In 1997 and 1998, Omega did 40 Mission Cases with 23 Speedmaster watches each, and an additional 2x 5 of these cases that weren’t supposed to go on the market (but some of them did). In these Mission Cases, there was also a similar Speedmaster Professional 3595.52 Apollo XIII model, but with the later ref.1499 bracelet. So I guess there are 1049 in total of these Apollo XIII mission patch Speedies. These 50 additional Apollo XIII Speedmasters have a Super LumiNova dial and hands. This 1995 model should come on a reference 1479 bracelet. It is quite a hair puller to be honest, but I love the look of the bracelet a lot. It tapers nicely towards the clasp and is not as smooth and shiny as the later bracelet references.
One last word on the case of my watch. When I was visiting Houston last May for the Speedmaster Event organized by Omega, we also get to see the NASA Johnson Space Center. Besides having a look at the Apollo mission control centers and one of the development facilities, we also had a look in their museum. In the museum they exhibit the original Apollo 17 Command Module that the crew used to get home safely. In a flash, I decided to mark my Speedmaster Professional 3595.52 Apollo XIII I was wearing that day, by scratching it to the door of the Apollo 17 Command Module. So hence the little mark on the case band. The Command Module is so smooth, that it took quite a bit of force to get only a tiny scratch, so it required a couple of tries.
The hand-wound caliber 861 movement was in production until 1997, so it is also fitted in this Speedmaster Professional 3595.52 Apollo XIII watch. A reliable and trustworthy caliber that Omega has used almost 30 years since 1968. There are some variations of the caliber 861 movement, but in essence they are the same. The later 1861 movement has a rhodium finish (instead of copper or gilt) and an extra jewel, much like the 861L (“Luxury finish”) that could be found in a few 1980s models. When I buy a pre-owned watch I always make sure the seller hasn’t wound it when I come to see it, so I can try the crown and give it a full wind. The 861 makes a little rattle sound when winding but feels very soft when doing so. I also like to try the chronograph pushers and at least keep it running for a minute to two minutes to see if at least the minute counter works and also properly resets to zero when the chronograph is used.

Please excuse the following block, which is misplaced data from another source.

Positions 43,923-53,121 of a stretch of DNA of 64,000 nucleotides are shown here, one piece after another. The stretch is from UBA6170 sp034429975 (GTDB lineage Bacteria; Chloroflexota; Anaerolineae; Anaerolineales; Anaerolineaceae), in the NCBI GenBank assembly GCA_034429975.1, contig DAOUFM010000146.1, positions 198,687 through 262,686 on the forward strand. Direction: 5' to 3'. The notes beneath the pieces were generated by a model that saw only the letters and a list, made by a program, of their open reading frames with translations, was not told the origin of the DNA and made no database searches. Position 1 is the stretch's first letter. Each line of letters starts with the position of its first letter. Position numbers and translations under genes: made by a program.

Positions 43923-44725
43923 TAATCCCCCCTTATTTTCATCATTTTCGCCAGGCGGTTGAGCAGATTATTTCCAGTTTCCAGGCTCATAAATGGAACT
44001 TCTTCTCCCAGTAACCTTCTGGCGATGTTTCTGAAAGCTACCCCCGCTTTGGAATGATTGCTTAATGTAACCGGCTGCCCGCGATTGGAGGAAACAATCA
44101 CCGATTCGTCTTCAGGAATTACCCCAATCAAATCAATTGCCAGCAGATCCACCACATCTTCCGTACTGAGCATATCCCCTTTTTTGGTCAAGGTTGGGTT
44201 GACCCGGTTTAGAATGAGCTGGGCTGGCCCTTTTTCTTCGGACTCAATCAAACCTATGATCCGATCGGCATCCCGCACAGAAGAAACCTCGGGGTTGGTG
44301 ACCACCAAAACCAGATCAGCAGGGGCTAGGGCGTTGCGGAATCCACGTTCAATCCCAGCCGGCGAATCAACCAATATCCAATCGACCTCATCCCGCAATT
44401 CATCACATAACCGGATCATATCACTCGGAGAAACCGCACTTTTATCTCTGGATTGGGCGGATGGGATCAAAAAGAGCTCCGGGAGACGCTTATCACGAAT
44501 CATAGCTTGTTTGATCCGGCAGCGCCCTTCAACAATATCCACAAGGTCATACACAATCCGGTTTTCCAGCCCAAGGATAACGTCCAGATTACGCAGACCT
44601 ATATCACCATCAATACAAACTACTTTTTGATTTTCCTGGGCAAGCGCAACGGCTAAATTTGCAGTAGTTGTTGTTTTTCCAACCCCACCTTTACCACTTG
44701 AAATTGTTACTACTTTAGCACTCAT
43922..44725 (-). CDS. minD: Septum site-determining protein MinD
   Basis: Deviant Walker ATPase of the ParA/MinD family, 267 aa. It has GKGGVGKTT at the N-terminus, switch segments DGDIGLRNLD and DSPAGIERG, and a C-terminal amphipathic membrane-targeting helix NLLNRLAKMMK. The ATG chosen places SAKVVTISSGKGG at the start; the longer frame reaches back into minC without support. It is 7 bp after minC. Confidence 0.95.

Like many special editions or limited editions at the time, the Speedmaster Professional 3595.52 Apollo XIII came in this flat square black leather box. A bit more flat than the red leather Omega boxes at the time. They also do not seem to decay as the red leather boxes tend to do. I have several red leather Omega boxes from the 1990s and it is not a pretty sight. On top of the black box, you will see the “APOLLO XIII” wording embossed in the leather. Insides there is a warranty booklet (world wide service center overview) as well as the instruction book for the caliber 861 movement. Then there is the plastic credit card format warranty card, with the reference number (3595.52.00) and serial number (mine starts with 48,xxx,xxx) a date and dealer stamp. In the box you should also find the fabric Apollo 13 mission patch. I wonder if anyone sewed it onto their jacket, I am afraid so to be honest. Then there is the authenticity certificate, which it really isn’t to be exact. It has a bit of documentation (mine is in German) on the Apollo 13 mission as well as on the watch, stating that it is a limited edition of 999 pieces. But no specific number (234) or signature to confirm it is authentic like we’ve seen on some of the other limited edition Speedmaster Professional watches. It is a nice “extra” though.
On the wrist, valuation and availability
To be honest, this watch is perhaps one of the limited editions I like best (although the new Silver Snoopy and I are in our honeymoon weeks) together with the 2003 Snoopy Award model. Purely aesthetically speaking, the dial is just awesome because of the mission patch design and the yellow-ish patina of the hands and hour markers. That, together with the reference 1479 bracelet, or a nice vintage looking strap, makes the watch a great daily companion if you want. Even though 1995 isn’t regarded as being “vintage” by many of you, 20 years will do for some and the watch does already have this appeal in my opinion.
This, combined with the limited number of watches that were produced, could make this a future classic. It is already a sought-after model by Speedmaster collectors and they seldomly appear on eBay or Chrono24. If they do, the prices are quite steep. As mine was part of a trade, it is difficult to say what I exactly paid but I think it would be around the €5000 Euro mark in 2013. I have seen them post-2013 for over €6000 Euro and I guess they rather increase in value then decrease over time. There will be one on auction on December 15th during Christie’s Speedmaster 50 auction which has an estimate between $5000 – $10000 USD. Let’s see what will happen.